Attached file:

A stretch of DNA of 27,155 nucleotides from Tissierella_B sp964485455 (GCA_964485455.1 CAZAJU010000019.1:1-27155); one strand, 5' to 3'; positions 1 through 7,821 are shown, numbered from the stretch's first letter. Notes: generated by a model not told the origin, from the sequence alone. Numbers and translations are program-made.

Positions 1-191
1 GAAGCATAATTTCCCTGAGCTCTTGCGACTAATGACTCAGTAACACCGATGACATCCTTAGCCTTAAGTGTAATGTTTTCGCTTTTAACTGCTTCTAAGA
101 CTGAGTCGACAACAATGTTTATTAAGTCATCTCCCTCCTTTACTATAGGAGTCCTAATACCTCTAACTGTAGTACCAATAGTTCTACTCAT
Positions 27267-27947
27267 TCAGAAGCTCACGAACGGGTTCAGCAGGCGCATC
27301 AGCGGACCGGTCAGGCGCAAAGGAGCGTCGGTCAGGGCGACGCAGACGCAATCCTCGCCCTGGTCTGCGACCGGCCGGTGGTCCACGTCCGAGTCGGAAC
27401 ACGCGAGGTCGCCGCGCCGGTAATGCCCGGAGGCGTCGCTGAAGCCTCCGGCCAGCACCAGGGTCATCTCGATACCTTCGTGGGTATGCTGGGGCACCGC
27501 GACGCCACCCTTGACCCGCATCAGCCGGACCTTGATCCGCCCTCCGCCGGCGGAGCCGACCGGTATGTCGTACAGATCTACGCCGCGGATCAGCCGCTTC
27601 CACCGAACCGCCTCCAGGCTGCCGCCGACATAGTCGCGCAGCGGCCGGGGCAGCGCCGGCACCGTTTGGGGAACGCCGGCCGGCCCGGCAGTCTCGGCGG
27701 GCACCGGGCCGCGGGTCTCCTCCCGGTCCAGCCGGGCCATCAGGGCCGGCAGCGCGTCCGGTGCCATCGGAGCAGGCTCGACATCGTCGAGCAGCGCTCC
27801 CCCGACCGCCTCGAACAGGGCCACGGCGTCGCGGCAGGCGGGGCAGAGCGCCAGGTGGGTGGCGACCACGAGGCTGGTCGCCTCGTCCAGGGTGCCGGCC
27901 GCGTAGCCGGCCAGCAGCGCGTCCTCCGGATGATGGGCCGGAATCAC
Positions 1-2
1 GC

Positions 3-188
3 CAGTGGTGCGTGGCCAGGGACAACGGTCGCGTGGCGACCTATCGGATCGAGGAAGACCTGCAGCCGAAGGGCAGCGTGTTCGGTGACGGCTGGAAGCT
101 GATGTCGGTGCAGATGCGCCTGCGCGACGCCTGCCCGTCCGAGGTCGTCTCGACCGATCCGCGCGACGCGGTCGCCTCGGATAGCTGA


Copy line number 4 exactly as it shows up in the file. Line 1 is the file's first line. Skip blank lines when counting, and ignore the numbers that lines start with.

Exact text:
101 CTGAGTCGACAACAATGTTTATTAAGTCATCTCCCTCCTTTACTATAGGAGTCCTAATACCTCTAACTGTAGTACCAATAGTTCTACTCAT